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The Collegian

Editorial: Suicide prevention on two fronts

This week is National Suicide Prevention Week, a national campaign designed to raise awareness of the warning signs of suicide. Even those whom we think would be immune to thoughts of suicide may not be. Just a year ago this week, megachurch pastor and mental health advocate Jarred Wilson committed suicide. His death, along with the unexpected suicide of megachurch pastor Darrin Patrick this past May, remind the world that no one is immune to the devastating effects of poor mental health.

Suicide is the 10th leading cause of death in the U.S., and the second leading cause of death among college-aged individuals. Social isolation and loneliness brought on by the pandemic and national political instability have aggravated these concerns. The CDC reports that anxiety symptoms rose from 8.1% this time last year to 25.5% this year, and depression symptoms from 6.5% to 24.3%.

Christians sometimes debate the causes of depression and anxiety. Are these solely caused by spiritual weaknesses or are they the result of physical and mental causes? Could there be a combination of causes? If we believe that God has plans to prosper us and give us a future and a hope, many may ask why believers still sometimes struggle with thoughts of suicide.

Although many struggles are won through the power of Christ, depression and anxiety don’t always disappear at the moment of salvation. Mental health is both a spiritual issue and a physical issue and needs to be approached with understanding from both sides.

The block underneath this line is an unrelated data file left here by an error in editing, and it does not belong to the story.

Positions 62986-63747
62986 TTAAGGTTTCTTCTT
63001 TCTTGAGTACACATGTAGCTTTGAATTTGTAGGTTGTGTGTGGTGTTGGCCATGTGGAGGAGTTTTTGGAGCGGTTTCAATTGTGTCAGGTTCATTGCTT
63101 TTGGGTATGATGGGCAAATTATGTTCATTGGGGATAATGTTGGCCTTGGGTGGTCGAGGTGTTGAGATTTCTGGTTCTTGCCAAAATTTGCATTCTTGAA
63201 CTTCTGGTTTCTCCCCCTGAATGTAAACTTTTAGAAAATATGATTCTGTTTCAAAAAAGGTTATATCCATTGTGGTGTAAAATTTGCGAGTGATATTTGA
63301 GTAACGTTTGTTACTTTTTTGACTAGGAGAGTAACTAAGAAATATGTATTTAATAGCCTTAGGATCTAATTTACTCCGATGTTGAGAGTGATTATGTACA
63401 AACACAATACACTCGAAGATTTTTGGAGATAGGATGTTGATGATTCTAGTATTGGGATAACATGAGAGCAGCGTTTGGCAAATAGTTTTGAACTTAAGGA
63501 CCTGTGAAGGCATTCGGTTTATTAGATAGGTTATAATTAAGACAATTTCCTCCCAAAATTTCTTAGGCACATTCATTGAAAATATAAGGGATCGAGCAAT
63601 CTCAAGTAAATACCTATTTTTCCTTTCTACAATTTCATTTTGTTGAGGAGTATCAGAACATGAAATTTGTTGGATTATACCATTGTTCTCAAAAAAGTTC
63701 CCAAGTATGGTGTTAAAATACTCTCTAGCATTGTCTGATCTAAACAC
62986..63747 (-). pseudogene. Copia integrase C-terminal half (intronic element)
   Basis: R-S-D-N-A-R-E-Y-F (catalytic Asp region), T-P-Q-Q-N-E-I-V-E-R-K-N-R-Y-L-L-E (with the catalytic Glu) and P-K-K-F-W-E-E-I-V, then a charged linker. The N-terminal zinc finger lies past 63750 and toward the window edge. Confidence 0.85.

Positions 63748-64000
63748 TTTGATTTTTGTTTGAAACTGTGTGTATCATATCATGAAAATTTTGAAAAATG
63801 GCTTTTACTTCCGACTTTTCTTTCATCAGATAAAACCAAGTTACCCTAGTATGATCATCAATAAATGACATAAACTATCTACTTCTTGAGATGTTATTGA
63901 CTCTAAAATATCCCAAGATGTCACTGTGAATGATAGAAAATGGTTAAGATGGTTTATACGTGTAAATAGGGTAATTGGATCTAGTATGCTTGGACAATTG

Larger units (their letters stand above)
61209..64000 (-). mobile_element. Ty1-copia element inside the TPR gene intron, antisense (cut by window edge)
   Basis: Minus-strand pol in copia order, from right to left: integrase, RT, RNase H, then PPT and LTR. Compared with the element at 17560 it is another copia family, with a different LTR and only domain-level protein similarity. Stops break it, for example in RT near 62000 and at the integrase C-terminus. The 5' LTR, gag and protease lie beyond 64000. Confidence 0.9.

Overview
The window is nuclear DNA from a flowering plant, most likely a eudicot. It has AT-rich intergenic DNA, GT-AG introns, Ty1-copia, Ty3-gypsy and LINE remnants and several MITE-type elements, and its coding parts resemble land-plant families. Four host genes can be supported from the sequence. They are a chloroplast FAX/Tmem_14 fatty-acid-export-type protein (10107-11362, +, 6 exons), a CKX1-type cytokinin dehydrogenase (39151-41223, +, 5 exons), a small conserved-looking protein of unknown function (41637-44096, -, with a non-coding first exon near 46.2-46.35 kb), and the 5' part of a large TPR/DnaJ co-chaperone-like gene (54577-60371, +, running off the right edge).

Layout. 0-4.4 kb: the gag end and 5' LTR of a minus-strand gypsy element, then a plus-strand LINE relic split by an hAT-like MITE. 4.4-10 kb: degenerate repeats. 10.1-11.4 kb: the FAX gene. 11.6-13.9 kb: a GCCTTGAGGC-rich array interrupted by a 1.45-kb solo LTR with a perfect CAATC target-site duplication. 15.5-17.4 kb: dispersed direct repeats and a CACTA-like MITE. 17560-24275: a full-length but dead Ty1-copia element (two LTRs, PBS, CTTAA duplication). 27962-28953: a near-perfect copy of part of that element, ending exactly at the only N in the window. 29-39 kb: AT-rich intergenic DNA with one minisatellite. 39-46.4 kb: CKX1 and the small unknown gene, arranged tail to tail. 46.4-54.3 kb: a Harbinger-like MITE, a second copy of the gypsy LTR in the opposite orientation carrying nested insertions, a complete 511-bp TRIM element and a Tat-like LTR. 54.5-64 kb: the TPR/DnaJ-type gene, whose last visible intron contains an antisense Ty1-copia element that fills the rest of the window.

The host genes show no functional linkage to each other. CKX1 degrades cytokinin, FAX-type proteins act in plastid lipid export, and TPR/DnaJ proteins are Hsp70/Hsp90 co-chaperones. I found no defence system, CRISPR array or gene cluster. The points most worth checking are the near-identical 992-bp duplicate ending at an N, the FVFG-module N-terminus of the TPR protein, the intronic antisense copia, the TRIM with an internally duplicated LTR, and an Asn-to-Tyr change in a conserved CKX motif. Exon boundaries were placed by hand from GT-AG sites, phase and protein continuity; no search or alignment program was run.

While the release from guilt and the hope of eternal life through salvation can certainly relieve depression and anxiety, we are still currently tied to our fallen flesh and its resulting limitations and weaknesses. Those who deal with suicidal thoughts, substance abuse, eating disorders, sexual immorality and other multi-faceted temptations have a spiritual and a physical journey to health in each area.

If we then understand that the battle for mental health has two fronts, those struggling and those supporting the struggling must fight against it accordingly. Prayer and study of the Scriptures feed the spirit and result in many victories over the power of sin, and professional help from biblical counselors, therapists and doctors can provide effective methods, solutions and support, including appropriate medication.

Or, a self-help action can be as simple as persevering to get out of bed and face the day; for God’s grace is sufficient for the big and little things, and His power is made perfect in weakness.

As National Suicide Prevention Week comes to a close, don’t lose sensitivity for those who fight depression and anxiety. Don’t condescend or make assumptions about your friends or family members and be willing to acknowledge that everyone struggles differently. Bear each other’s burdens in Christian love.

If you personally struggle with your mental health, don’t give up. God sees you, He wants to help you and His grace is sufficient to sustain you through the rest of your life. If you need to talk to someone you can trust, BJU provides free confidential counseling services in offices at the back of The Den. Women’s Counselor Rachel Dahlhausen and Director of Student Care Pearson Johnson would like to talk to you. Seek out help in your fellow Christians, in medical professionals and, most importantly, in the Word of God.

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Editorial: Suicide prevention on two fronts